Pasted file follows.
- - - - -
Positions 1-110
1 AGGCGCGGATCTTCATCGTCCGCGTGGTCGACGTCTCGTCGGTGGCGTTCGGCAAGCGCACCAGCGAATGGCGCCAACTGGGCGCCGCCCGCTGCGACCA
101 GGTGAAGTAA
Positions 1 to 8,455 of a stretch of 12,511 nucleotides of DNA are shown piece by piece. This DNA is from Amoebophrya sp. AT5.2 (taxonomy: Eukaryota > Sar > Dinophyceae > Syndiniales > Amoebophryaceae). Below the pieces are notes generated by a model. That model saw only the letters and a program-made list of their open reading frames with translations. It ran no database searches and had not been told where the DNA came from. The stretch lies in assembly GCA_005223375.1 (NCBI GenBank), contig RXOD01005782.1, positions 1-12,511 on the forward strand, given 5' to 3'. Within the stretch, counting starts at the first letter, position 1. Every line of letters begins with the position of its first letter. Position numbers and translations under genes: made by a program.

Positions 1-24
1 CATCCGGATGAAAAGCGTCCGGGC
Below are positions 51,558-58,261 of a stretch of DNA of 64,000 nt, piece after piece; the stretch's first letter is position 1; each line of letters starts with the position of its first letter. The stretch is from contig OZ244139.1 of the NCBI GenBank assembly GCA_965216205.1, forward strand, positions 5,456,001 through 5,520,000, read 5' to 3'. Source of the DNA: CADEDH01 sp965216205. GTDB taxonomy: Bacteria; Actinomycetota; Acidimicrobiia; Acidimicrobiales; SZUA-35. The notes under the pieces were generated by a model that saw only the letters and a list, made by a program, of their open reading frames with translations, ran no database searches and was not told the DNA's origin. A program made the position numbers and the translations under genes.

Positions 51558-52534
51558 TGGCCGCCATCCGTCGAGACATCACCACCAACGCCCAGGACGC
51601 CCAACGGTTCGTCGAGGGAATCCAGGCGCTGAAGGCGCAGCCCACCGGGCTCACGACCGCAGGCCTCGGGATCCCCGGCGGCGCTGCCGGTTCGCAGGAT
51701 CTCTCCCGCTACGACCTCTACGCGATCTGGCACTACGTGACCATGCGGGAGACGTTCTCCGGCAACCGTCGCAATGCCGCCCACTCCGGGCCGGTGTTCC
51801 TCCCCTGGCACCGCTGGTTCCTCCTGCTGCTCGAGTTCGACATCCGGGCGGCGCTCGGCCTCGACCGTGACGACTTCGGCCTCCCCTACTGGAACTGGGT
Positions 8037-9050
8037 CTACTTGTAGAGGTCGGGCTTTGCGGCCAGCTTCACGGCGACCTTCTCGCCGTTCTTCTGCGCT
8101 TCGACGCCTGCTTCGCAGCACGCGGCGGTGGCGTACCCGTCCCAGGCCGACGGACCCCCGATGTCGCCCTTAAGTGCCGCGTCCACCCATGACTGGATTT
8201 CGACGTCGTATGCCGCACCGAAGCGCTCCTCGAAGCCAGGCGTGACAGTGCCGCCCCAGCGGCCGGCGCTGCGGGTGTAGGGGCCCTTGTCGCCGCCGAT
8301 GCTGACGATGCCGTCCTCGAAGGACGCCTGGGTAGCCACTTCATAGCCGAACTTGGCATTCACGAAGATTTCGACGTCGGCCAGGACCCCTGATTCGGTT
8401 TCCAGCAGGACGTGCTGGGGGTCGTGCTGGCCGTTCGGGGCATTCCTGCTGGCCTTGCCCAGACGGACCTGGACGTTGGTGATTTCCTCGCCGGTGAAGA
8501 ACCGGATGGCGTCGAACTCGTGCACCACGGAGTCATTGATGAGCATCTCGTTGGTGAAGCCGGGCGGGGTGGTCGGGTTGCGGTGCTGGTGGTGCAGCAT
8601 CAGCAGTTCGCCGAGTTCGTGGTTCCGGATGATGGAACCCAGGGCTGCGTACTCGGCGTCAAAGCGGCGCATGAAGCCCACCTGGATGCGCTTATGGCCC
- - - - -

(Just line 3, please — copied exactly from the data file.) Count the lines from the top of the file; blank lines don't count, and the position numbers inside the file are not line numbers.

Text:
101 GGTGAAGTAA